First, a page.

One percent sales tax in Ontario will now be up to voters

The city council will let residents decide on a one percent city sales tax.

ONTARIO, ORE. - A sales tax in Ontario, Oregon, may not be passed on to residents after all.

The one percent tax was unanimously approved by council members in September but opponents gathered more than enough signatures to bring the measure to the ballot for the people to decide.

The tax aims to make up for declining revenue over the years.

The town of 11,000 people sometimes sees more than 50,000 come through on a daily basis, mainly to take advantage of no sales tax in Oregon, but residents end up footing the bill.

"So the 11,000 people are responsible right now of really for paying all of the costs for our police, streets, water and sewer, all of these expenses are being forced on our 11,000 people," says Ontario Mayor Ronald Verini.

The one percent sales tax would generate roughly $3 million for the city annually, and was supposed to be implemented the first of next year.

"One percent tax, one penny on the dollar would really bail us out," says Verini.

But it's how this measure was passed that angered many residents.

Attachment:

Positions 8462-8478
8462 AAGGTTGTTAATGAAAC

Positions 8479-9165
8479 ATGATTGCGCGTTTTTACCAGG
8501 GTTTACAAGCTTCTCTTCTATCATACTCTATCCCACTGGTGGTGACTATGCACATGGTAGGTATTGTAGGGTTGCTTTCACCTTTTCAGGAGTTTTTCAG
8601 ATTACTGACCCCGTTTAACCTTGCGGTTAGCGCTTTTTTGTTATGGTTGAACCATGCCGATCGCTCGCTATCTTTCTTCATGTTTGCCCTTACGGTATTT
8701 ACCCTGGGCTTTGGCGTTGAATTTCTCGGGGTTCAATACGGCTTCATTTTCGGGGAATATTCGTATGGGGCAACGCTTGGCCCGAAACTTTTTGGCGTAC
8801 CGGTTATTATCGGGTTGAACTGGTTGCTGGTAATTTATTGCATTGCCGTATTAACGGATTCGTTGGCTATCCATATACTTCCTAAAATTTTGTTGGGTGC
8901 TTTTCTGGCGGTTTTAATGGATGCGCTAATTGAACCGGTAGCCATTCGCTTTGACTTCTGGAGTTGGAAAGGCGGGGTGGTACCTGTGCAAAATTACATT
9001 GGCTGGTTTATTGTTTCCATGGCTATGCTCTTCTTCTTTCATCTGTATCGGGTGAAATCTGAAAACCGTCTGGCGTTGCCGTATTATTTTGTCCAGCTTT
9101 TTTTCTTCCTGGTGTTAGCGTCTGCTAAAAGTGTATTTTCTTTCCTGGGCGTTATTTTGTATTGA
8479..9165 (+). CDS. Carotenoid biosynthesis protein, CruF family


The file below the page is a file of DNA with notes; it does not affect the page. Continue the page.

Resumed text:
"They were concerned about having it as a voter initiative rather than a council initiative," says Verini.

"It's discouraging, I think you would want the voice of the people to be heard so for that reason it's disheartening," says Thomas Mackey Grove III, a local barber.

Grove opposes the tax and likes the idea of having the people decide rather than the measure be a council decision.

He's also worried a seemingly small one percent could grow larger in the future.

"One percent doesn't sound like much, it's probably a drop in the bucket, then slowly increase that to two, three and slowly but surely were living in California," says Grove.

This is a fear all opponents of the tax have in common and it's a point council members and Mayor Verini have heard loud and clear.

Verini says along with putting the tax on the ballot, additional wording will be included stating Ontario voters must approve an increase if one is ever considered.

The measure will be put before voters in the upcoming May election.

© 2017 KTVB-TV


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